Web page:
Photoshop Elements is one of my favourites for photo editing software. I particularly like to use Ps Elements for my JPEG images where I need to do some basic editing. In this post I want to show you my basic editing workflow for JPEGs. Some people use RAW all the time and that’s a good option depending on your needs. This isn’t a discussion about RAW vs JPEG because there are already a lot of great articles covering this topic. This article from SLR Lounge has great photos illustrating the differences between the formats while this article from DPS gives a nice detailed explanation. This post, then, is for everyone who wants to edit JPEGs quickly and easily. I’ve chosen a photo that I think best illustrates how to make use of my 5 workflow steps which I’ll go through with you from beginning to end.
Step 1 – Crop & Rotate
The first thing I do is decide whether my photo needs to be cropped for better composition and if it needs to be rotated to straighten either the horizon or my subject.
To do this in Photoshop Elements you select Quick, and then select the crop tool in the left hand toolbar. Then you make your crop selection, resize it if need be, and then rotate the selection from the corner squares if you need to straighten. When you are satisfied, click the green tick to accept your selection. If you’re not happy with it you can always undo and try again. You will notice when you select the crop tool that there are a number of options to help you in the tool options at the bottom. I like to use the rule of thirds grid to help me with my selection and I generally choose use photo ratio for sizing guidance but you can choose any kind of grid you like and any size you prefer.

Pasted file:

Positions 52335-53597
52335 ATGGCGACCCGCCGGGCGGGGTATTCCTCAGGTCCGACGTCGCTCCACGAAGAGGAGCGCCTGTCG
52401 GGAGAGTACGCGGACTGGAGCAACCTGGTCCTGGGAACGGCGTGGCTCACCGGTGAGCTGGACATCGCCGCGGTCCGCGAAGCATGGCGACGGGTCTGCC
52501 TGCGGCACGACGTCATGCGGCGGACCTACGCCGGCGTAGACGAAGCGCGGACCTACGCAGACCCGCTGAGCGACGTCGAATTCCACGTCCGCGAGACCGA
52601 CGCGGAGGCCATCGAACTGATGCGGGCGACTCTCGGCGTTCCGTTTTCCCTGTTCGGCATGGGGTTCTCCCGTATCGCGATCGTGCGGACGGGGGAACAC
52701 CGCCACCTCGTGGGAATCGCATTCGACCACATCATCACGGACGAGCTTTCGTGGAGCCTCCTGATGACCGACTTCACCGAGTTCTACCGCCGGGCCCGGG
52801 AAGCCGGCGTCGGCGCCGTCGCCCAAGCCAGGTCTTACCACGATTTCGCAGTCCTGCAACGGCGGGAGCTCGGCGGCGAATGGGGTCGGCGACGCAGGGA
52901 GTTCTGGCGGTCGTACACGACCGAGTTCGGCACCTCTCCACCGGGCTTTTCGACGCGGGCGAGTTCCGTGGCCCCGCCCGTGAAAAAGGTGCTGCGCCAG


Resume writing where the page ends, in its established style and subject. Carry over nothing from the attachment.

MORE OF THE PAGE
Step 2 – Levels
In the right hand panel you will see a tab labelled Levels. Expanding it, you will notice three more tabs for you to use in adjusting the levels of your photo. If your image has darker areas that you would like to lighten, you select shadows and you can either hover your mouse over the boxes to choose the best option for your image or use the slider if the first box lightens up your shadows too much. You’ll notice your image looking brighter overall. Now move onto the midtones tab. This brings back some of the darker shades of your image and stops it looking washed out after you lightened your shadows. Finally, move to the highlights tab. If your image has blown out white areas bringing down the highlights can help reduce that brightness but be cautious because lowering your highlights too much can leave a strange effect on your image. Sometimes you just can’t fix those blown out highlights in JPEG and this is one area where RAW is better for adjustments. You don’t have to use any or all of these tabs when you edit. Decide what areas your photos need help with and then experiment to see what you like. I don’t always use the shadows or highlights tabs unless I need to. I do, however, tend to like boosting my midtones.
Step 3 – Colour